- Total sentenced prisoners: 21,426 (21st most)
- Violent crime rate: 269.8 per 100,000 (18th lowest)
- Poverty rate: 22.6% (the highest)
Even as the prison population declined across the country, it increased in Mississippi. Between 2011 and 2012 it grew 4.1%, a faster rate of growth than all but two other states. Although the $41.51 daily cost to house an inmate in the state is well below the national average of $65.41, the state’s corrections system is still $30 million in the hole for the 2013 fiscal year. Much of that is due to inmate growth. A hefty 22.6% of Mississippi’s population lived below the poverty line in 2011, the highest poverty rate in the country. Mississippi tied with Texas for the highest percentage in the country of adults who have not completed high school, at 18.9%.
- Sentenced prisoners: 650 per 100,000 residents
- Total sentenced prisoners: 31,437 (13th most)
- Violent crime rate: 420.1 per 100,000 (16th highest)
- Poverty rate: 19.0% (tied for 7th highest)
With 650 prisoners for every 100,000 residents, Alabama’s incarceration rate stayed exactly the same in 2012 as it was in 2011. Crime rates were higher in Alabama than most other states. The state had the fifth-highest property crime rate in 2011, with more than 3,600 crimes committed per 100,000 residents. Among property crimes, the state had the third-highest burglary rate. In addition, the violent crime rate was among the top third of all states. More than 17% of the state’s adult population lacked a high school diploma as of 2011, higher than all but four other states. Alabama also had one of the highest poverty rates in the nation, with 19% of people living below the poverty line.
- Sentenced prisoners: 648 per 100,000 residents
- Total sentenced prisoners: 24,830 (17th most)
- Violent crime rate: 454.8 per 100,000 (11th highest)
- Poverty rate: 17.2% (16th highest)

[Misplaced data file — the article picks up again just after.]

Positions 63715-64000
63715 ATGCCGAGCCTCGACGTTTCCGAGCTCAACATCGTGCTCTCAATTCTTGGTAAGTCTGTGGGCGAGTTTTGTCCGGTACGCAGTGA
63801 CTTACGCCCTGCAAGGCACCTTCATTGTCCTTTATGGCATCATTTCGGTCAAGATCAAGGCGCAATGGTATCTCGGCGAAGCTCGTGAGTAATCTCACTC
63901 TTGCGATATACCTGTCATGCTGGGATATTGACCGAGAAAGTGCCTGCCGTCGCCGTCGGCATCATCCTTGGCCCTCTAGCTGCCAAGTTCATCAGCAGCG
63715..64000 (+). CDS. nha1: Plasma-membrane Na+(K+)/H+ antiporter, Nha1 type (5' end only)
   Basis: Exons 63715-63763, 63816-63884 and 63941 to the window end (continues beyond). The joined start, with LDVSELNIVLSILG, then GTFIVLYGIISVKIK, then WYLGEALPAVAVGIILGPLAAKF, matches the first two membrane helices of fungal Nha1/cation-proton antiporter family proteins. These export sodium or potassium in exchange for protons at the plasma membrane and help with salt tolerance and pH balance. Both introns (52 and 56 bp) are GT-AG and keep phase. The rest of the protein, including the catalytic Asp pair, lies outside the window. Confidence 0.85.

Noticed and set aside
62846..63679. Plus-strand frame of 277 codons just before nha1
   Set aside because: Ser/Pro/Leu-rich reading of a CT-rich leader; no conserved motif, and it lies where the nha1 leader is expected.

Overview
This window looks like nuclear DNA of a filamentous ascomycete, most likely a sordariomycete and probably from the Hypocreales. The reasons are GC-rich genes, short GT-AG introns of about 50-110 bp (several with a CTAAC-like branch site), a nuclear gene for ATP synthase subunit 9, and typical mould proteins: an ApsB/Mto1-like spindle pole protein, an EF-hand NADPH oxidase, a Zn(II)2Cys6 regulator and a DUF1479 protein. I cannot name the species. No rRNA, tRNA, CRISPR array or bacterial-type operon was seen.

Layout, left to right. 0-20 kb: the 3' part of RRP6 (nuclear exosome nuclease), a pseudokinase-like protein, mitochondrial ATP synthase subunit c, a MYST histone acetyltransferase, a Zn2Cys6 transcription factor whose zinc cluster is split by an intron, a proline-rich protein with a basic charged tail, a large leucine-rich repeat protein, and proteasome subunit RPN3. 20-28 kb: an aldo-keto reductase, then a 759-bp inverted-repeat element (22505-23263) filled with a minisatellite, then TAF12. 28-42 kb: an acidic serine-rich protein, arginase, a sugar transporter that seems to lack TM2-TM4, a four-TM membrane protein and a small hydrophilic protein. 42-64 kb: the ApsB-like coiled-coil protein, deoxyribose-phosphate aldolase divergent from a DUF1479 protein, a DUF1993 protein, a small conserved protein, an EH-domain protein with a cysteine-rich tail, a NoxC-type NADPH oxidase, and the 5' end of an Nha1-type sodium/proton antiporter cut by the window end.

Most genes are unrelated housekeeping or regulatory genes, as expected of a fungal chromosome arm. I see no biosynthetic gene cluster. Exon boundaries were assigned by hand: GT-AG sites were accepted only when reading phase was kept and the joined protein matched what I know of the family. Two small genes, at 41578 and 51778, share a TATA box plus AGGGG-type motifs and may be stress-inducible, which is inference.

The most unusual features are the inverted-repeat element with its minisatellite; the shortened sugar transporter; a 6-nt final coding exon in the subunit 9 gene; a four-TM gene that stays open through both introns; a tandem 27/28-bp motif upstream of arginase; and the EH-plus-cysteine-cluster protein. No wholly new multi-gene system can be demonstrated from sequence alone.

Oklahoma housed 648 inmates serving sentences per 100,000 residents in 2012, up from 632 in 2011. There were 127 female prisoners in 2012 for every 100,000 female residents, the highest incarceration rate in the country and up from 122 in 2011. The state has become increasingly dependent on private prisons, with about 23% of the prison population serving sentences in a private facility. The move toward private prisons can limit the motivation of the state to cut down on the prison population because the state typically pays much less to hire private companies than to fund the prisons directly. Oklahoma was in the top third of all states for both violent and property crime. Specifically, the state ranked among the top 10 in both aggravated assault and motor vehicle theft.
- Sentenced prisoners: 601 per 100,000 residents
- Total sentenced prisoners: 157,900 (the most)
- Violent crime rate: 408.5 per 100,000 (18th highest)
- Poverty rate: 18.5% (11th highest)
Texas had more prisoners in its jurisdiction than any other state, with nearly 158,000 inmates as of 2012. However, the incarceration rate dropped 3.5%, compared to a decline of 1.7% across the country. Experts have attributed the decrease, at least in part, to policies that have moved some lower-level offenders into alternative sentencing programs. Like most states on this list, Texas had a disproportionate share of at-risk individuals. Nearly 19% of the state’s adult population did not have a high school diploma, tied with Mississippi for the highest rate in the country. The 2011 poverty rate of 18.5% was also higher than the 15.9% across the United States.